US4298036 *Dec 13, 1979Nov 3, 1981Plastic Research Products, Inc.Dispenser for stick solids
US4545696 *Jul 28, 1983Oct 8, 1985Carluccio John FCosmetic container
US4548524 *Jul 22, 1982Oct 22, 1985Calumet Manufacturing Co.Dispensing package with applicator surface
US4595124 *Mar 29, 1985Jun 17, 1986The Gillette CompanySemi-solid cylindrical container and dispenser
US4605330 *Aug 27, 1984Aug 12, 1986The Procter & Gamble CompanyDispensing container for stick-solids
US4753373 *Apr 15, 1986Jun 28, 1988Risdon CorporationPositive displacement dispenser
US4782983 *Oct 15, 1987Nov 8, 1988The Procter & Gamble CompanyDispensing package with runout signal
US4984718 *Mar 10, 1989Jan 15, 1991Ennio CardiaDispensing container for a viscous fluid or solidified stick-shaped product, particularly for cosmetics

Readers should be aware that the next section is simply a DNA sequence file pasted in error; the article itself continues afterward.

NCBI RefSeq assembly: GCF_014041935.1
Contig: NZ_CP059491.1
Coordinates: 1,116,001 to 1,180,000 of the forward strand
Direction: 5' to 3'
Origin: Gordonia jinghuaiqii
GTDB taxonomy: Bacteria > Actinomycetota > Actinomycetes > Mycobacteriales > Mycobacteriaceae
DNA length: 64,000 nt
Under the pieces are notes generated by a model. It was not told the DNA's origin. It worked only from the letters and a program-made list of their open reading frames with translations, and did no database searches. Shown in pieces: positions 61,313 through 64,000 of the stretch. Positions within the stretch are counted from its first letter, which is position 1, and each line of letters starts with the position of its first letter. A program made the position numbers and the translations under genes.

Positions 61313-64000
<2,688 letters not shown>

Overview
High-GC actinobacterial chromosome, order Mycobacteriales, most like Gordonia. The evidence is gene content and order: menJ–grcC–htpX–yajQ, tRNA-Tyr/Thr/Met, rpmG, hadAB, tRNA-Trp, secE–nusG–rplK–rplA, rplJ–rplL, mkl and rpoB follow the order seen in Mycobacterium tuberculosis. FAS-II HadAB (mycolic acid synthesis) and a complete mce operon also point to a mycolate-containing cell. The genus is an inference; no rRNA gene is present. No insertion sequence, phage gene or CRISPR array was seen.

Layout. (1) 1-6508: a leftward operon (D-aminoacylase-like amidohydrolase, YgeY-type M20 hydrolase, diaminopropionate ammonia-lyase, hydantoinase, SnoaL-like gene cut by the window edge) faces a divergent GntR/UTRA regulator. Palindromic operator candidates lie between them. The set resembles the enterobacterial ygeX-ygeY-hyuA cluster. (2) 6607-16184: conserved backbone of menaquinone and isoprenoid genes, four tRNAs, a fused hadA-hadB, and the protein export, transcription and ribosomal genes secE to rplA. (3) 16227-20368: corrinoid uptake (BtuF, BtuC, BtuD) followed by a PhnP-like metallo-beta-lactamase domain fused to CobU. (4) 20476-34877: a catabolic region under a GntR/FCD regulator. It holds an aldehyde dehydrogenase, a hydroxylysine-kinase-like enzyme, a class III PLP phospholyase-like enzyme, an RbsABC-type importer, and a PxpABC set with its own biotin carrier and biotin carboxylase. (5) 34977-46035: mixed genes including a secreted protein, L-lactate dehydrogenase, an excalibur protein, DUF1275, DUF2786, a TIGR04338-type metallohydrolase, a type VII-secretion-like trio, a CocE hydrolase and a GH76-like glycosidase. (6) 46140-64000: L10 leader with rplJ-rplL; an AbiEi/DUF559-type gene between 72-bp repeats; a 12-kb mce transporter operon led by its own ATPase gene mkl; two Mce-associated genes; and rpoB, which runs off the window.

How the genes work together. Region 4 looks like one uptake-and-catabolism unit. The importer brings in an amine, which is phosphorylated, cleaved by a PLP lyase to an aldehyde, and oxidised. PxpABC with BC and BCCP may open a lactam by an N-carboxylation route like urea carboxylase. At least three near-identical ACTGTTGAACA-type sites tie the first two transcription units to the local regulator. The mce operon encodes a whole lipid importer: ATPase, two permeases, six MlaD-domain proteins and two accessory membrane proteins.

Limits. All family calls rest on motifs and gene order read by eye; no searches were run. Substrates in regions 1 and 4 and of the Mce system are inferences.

US5000600 *Mar 29, 1990Mar 19, 1991Ennio CardiaDispensing container of a solidified cosmetic stick
US5445465 *Nov 14, 1994Aug 29, 1995Cardia; EnnioDispensing container
US5772347 *Dec 6, 1995Jun 30, 1998L'orealDispenser for a product with a liquid-to-pasty consistency
US5851079 *Oct 25, 1996Dec 22, 1998The Procter & Gamble CompanySimplified undirectional twist-up dispensing device with incremental dosing
US7309184Aug 15, 2003Dec 18, 2007Revlon Consumer Products CorporationDispenser for fluid materials
US8235257 *Nov 26, 2008Aug 7, 2012Deevin Stanley AvairisEmptying mechanism for food storage container
US20050036823 *Aug 15, 2003Feb 17, 2005Revlon Consumer Products CorporationDispenser for fluid materials